‘If all you have is $20, some muggers will kill you for wasting their time.’

    Actually the community police in my city recommend use of debit cards in their literature and credit it for a drop in street crime. It’s also why every gas station and convenience store where I am has those hourly deposit safes.

  10. Tim from Texas says:

    Umm, yes debit cards are not credit cards. Do you really think that the main thrust/goal in introducing debit cards to children is to have them become knowledgeable about debit cards. Please.

    Credit is not the backbone of this country. If anything it is what is going to break the back of this country, if we don’t change our outlook on how we purchase. What is wrong with cash to purchase. I am not going to speak anymore about what should be obvious. Credit is the wrong way to buy anything.

  11. Jack Tanner says:

    ‘Do you really think that the main thrust/goal in introducing debit cards to children is to have them become knowledgeable about debit cards.’

    No – the real goal is to increase sales of whatever their product is. I’ll go real slow – Debit cards and credit cards are two different things.

    ‘Credit is the wrong way to buy anything.’

    OK – so we shouldn’t have mortgages, car loans, student loans, bonds, commercial paper, consumer loans, home equity LOCs? If you don’t think credit obligations are the backbone of the economy maybe you should look at societies where charging interest is not accepted and the economies there. Credit and repayment of debt responsibilites is what our financial system is based on.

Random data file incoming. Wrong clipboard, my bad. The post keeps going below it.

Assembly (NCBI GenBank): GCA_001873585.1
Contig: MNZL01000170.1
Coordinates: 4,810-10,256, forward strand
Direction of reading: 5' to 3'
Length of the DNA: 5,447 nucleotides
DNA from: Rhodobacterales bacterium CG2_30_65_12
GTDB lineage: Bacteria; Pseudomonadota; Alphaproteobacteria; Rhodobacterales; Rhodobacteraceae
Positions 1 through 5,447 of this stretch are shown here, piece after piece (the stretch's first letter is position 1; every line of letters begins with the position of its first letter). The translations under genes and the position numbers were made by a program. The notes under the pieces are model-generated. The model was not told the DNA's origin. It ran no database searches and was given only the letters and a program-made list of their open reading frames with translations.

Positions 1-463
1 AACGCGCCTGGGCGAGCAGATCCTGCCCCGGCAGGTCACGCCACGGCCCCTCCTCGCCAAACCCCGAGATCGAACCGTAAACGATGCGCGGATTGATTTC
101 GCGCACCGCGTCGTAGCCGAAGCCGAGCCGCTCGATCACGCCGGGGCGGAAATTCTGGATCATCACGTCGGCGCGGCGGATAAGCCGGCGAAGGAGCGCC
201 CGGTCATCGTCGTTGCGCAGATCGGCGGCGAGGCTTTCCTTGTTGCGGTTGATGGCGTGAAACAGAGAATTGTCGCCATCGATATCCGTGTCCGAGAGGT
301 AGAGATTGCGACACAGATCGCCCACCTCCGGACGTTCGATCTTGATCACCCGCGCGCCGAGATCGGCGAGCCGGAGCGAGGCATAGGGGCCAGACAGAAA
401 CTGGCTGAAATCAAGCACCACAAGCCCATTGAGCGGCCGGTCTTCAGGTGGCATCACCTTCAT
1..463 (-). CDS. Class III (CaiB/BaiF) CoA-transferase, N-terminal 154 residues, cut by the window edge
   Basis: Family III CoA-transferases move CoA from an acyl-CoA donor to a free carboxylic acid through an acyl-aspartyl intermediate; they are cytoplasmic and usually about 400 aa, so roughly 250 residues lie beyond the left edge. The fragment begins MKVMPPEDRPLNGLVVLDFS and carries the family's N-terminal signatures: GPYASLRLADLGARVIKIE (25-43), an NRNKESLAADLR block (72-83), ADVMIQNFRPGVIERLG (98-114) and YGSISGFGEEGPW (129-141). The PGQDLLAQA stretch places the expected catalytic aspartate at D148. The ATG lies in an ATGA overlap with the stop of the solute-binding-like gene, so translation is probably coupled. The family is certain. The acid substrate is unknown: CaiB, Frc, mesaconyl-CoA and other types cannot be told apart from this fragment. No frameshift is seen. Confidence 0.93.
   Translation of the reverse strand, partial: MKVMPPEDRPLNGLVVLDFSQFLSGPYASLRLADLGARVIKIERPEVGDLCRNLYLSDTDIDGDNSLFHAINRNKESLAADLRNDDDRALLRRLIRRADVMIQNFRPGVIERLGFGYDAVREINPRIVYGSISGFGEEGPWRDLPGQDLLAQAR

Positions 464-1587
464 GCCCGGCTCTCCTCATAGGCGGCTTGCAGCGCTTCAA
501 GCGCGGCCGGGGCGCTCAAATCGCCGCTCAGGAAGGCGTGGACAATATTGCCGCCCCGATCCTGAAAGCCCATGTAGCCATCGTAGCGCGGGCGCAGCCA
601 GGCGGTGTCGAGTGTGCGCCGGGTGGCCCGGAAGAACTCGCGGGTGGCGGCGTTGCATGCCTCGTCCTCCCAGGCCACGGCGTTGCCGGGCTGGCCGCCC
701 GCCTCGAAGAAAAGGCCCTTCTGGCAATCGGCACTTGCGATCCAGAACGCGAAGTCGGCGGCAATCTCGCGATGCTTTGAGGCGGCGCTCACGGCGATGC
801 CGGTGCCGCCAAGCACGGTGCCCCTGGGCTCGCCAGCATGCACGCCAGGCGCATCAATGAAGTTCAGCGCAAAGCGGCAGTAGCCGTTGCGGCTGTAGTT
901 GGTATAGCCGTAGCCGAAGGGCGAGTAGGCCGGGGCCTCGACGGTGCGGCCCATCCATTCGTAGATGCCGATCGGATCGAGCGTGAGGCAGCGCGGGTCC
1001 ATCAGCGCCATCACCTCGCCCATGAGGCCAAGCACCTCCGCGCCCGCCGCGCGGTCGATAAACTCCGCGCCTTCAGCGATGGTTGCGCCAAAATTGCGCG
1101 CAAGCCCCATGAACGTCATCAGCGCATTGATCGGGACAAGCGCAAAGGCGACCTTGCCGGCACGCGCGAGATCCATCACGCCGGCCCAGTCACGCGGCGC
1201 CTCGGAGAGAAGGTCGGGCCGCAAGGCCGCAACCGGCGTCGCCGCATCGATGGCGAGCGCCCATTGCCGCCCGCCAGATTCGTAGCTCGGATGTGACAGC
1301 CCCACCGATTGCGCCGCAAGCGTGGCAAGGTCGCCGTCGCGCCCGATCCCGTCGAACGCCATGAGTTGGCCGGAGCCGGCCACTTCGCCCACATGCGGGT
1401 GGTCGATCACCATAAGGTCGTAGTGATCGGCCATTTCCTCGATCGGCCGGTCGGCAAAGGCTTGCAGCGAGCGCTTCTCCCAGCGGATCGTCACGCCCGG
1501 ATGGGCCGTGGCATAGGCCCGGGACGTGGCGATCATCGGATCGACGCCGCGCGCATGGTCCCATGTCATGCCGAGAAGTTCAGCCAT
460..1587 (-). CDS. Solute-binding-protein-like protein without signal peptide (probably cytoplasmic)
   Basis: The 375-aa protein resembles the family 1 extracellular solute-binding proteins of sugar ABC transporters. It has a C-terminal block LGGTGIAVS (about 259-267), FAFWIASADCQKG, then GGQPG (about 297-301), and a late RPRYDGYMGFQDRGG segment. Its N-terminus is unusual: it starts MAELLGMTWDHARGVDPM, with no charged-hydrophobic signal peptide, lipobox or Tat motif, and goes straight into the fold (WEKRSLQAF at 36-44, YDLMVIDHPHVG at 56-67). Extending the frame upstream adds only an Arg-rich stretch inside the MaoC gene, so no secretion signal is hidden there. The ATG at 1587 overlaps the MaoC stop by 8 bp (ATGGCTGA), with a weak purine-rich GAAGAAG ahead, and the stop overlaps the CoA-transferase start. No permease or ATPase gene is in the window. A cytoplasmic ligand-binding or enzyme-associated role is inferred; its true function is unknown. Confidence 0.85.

12. Tim from Texas says:

    Look at it this way. If we don’t fix medicare,ss,medicade, and the dead-hand
    legislated entitlements and other outlays, and start making adjustments to pay as we go, then it’s projected that we’ll be in debt to the tune of 73 trillion. The net worth of this country is estimated at 43 trillion. If this occurs, it would mean, for all practical purposes, the chair you sit on at your pc etc. will be totally in hock. Now this might not happen and maybe one could say it won’t, but the risk is there, it is always there when one lives on credit. The countries that lend us all that money may pull back at any time to take care of their needs. Ummmmm I’ll go real slow here uh Jack. Borrowing is always risky.